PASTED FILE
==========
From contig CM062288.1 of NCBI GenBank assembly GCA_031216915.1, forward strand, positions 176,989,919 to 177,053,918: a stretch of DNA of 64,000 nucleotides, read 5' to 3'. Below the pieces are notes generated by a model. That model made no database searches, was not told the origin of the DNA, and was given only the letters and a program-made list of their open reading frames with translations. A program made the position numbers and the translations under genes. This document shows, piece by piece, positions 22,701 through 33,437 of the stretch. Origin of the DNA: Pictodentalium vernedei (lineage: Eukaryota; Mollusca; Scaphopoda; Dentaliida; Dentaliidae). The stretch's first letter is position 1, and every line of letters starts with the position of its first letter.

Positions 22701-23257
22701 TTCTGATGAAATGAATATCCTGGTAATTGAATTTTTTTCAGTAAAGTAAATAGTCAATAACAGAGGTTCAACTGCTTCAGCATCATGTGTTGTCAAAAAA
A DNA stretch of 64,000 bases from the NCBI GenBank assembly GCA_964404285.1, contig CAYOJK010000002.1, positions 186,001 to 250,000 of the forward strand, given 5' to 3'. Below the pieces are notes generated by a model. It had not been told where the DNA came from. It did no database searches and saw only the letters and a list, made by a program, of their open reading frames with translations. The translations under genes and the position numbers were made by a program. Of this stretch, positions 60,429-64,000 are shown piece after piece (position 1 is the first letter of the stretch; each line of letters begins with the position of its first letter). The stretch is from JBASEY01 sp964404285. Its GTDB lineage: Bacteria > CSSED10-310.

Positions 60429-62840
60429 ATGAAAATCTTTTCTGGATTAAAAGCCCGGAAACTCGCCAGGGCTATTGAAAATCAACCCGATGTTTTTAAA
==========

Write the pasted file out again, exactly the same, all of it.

From contig CM062288.1 of NCBI GenBank assembly GCA_031216915.1, forward strand, positions 176,989,919 to 177,053,918: a stretch of DNA of 64,000 nucleotides, read 5' to 3'. Below the pieces are notes generated by a model. That model made no database searches, was not told the origin of the DNA, and was given only the letters and a program-made list of their open reading frames with translations. A program made the position numbers and the translations under genes. This document shows, piece by piece, positions 22,701 through 33,437 of the stretch. Origin of the DNA: Pictodentalium vernedei (lineage: Eukaryota; Mollusca; Scaphopoda; Dentaliida; Dentaliidae). The stretch's first letter is position 1, and every line of letters starts with the position of its first letter.

Positions 22701-23257
22701 TTCTGATGAAATGAATATCCTGGTAATTGAATTTTTTTCAGTAAAGTAAATAGTCAATAACAGAGGTTCAACTGCTTCAGCATCATGTGTTGTCAAAAAA
A DNA stretch of 64,000 bases from the NCBI GenBank assembly GCA_964404285.1, contig CAYOJK010000002.1, positions 186,001 to 250,000 of the forward strand, given 5' to 3'. Below the pieces are notes generated by a model. It had not been told where the DNA came from. It did no database searches and saw only the letters and a list, made by a program, of their open reading frames with translations. The translations under genes and the position numbers were made by a program. Of this stretch, positions 60,429-64,000 are shown piece after piece (position 1 is the first letter of the stretch; each line of letters begins with the position of its first letter). The stretch is from JBASEY01 sp964404285. Its GTDB lineage: Bacteria > CSSED10-310.

Positions 60429-62840
60429 ATGAAAATCTTTTCTGGATTAAAAGCCCGGAAACTCGCCAGGGCTATTGAAAATCAACCCGATGTTTTTAAA